Member Spotlight: Katrina M. Daniels

Posted by Abigail Alpern Fisch, Oct 26, 2020 0 comments

Katrina Daniels is the Exhibition and Gallery Sales Director at the Lansing Art Gallery and Education Center, which provides public awareness, education, and enjoyment of the visual arts by promoting the works of Michigan artists. The Lansing Art Gallery and Education Center has provided more than 500 free art exhibitions and granted over $110,000 in awards for students.   

How did you initially become involved in the arts? 

I have been involved in the arts on a personal level for most of my life. I went to college for Interior Design and then later for a second B.A. in Art History and Visual Culture with a minor in Museum Studies. I feel incredibly lucky to have come from a home where the arts were encouraged through classes, trips to cultural centers, and exploration. I was also fortunate to attend schools that had rich arts education programs which fostered a deep love of the arts.

When did you take on your role at the Lansing Art Gallery and Education Center? How do you see your work supporting the organization’s mission of promoting Michigan artists and creating accessible opportunities for community members?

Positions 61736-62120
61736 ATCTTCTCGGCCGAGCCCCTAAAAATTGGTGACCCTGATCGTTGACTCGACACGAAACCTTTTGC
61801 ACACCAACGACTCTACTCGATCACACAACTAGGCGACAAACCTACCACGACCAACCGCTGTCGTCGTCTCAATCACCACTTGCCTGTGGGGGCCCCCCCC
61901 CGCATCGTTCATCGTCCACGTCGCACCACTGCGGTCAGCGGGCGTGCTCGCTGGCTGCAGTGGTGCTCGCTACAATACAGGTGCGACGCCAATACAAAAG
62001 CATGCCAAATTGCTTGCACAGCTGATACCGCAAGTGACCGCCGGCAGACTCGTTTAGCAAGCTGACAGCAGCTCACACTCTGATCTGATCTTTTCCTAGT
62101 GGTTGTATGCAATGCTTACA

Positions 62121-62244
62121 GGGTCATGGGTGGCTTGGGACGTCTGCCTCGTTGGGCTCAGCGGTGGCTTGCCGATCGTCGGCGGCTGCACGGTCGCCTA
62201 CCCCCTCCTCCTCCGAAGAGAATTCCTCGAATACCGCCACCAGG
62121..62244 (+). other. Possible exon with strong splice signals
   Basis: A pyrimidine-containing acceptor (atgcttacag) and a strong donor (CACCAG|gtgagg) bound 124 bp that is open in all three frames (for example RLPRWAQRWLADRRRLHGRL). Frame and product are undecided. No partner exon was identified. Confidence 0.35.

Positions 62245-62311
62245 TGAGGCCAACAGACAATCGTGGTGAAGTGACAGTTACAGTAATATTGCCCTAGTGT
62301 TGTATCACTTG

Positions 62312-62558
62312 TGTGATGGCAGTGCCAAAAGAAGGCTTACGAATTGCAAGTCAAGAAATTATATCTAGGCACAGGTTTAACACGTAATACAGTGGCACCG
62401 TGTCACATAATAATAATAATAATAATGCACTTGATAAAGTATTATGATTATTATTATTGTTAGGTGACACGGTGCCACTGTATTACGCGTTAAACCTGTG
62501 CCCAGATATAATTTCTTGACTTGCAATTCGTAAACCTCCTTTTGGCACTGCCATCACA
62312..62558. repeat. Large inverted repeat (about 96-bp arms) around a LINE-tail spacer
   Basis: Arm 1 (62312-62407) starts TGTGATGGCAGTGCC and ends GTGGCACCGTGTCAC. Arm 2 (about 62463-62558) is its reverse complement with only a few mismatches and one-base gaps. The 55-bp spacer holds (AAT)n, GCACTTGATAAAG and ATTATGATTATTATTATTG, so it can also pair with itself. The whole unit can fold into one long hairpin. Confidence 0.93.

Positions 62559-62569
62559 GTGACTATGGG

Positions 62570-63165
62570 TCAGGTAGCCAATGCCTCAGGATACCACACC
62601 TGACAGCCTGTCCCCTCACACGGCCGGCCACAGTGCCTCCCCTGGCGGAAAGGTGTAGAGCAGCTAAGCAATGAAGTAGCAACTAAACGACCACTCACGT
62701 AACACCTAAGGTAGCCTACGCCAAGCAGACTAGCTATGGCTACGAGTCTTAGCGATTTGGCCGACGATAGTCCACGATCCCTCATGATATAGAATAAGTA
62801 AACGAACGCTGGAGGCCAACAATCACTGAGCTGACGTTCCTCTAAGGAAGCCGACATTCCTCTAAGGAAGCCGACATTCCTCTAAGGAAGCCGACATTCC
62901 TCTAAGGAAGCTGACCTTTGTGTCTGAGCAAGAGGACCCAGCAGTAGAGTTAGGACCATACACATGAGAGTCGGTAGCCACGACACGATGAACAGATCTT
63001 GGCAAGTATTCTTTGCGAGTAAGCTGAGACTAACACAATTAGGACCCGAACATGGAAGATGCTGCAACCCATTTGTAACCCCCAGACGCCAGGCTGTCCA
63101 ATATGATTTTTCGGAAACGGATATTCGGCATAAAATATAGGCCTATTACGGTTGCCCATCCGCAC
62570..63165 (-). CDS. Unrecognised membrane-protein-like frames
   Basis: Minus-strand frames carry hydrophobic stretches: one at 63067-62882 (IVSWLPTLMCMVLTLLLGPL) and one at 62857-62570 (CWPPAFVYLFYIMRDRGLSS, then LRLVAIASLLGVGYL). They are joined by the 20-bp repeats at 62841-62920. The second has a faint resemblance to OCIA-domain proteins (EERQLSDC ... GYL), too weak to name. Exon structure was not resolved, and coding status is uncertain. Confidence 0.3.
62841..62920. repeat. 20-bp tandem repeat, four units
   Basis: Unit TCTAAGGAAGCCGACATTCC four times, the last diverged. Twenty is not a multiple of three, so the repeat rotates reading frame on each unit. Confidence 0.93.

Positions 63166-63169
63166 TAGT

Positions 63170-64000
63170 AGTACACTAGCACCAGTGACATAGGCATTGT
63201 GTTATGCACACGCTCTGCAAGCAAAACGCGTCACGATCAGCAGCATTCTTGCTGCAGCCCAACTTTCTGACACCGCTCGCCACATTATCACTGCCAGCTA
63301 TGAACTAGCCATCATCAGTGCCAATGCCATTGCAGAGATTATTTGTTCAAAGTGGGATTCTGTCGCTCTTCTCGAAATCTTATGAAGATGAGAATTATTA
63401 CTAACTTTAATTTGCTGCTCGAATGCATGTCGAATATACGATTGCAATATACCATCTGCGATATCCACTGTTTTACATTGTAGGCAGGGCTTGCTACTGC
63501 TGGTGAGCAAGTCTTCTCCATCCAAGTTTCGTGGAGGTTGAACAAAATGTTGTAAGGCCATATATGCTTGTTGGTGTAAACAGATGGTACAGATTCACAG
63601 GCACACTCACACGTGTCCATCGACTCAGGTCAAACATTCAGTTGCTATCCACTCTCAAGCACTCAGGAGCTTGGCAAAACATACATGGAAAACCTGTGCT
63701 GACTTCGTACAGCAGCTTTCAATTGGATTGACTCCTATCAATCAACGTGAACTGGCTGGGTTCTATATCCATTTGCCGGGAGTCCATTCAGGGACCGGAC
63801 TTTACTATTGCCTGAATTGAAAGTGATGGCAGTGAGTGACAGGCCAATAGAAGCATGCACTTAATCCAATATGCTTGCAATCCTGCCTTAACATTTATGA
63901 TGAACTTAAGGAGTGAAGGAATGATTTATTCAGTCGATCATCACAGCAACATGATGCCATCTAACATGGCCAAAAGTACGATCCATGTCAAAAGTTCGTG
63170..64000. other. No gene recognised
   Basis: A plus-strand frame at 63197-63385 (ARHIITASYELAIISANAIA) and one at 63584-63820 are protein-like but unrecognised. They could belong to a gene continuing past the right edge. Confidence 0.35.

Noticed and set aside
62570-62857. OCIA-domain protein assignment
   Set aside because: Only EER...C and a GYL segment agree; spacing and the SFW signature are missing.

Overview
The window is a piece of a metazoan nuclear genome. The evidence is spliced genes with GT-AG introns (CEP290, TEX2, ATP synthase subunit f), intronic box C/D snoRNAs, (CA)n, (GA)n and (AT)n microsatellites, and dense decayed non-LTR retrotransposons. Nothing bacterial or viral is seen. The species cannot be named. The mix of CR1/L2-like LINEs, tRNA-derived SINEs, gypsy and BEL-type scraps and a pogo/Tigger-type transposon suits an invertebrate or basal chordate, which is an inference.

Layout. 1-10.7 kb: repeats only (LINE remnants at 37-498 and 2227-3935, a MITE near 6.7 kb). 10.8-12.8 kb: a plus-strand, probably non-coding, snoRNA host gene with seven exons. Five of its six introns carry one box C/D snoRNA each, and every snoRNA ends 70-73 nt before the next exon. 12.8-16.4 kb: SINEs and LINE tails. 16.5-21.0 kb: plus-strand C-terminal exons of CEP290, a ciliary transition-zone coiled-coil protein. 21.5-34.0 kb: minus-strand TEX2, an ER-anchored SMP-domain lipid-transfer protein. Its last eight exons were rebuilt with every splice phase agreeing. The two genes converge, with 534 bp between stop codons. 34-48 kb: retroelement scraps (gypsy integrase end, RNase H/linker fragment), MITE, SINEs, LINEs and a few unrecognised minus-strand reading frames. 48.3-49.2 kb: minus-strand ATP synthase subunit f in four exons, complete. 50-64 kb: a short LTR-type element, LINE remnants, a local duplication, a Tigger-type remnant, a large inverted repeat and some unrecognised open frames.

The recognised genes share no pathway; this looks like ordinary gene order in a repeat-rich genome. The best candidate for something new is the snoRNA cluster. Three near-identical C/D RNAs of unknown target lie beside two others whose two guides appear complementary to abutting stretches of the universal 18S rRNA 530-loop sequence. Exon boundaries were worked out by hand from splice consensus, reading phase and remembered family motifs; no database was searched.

I have served as the Exhibitions and Gallery Sales Director at the Lansing Art Gallery and Education Center for 3.5 years. I work directly with artists to create opportunities for them to exhibit and sell their work, share their stories through blogs, and artist talks to introduce them to the community directly. I also develop programs such as ARTpath to bring the work out of the traditional gallery setting and into the public realm. ARTpath offers more accessible opportunities for the community to engage with the work of Michigan artists.

Could you describe the ARTpath exhibit from Summer 2020? What was your role in the project’s inception?  

ARTpath is a program developed and produced by the Gallery and our partner, the City of Lansing, which brought 20 temporary, site-specific art works along a 3.5 mile stretch of the Lansing River Trail. This year over 80,000 visitors enjoyed the public art along the River Trail during the duration of this project. I am one of the co-founders of ARTpath in addition to Emily Stevens, the Manager of Leisure Services in the City of Lansing's Parks and Recreation. ARTpath was born from conversations about community, new urbanism, and research on urban architecture, brainstorming about locations and areas of the city to activate and more.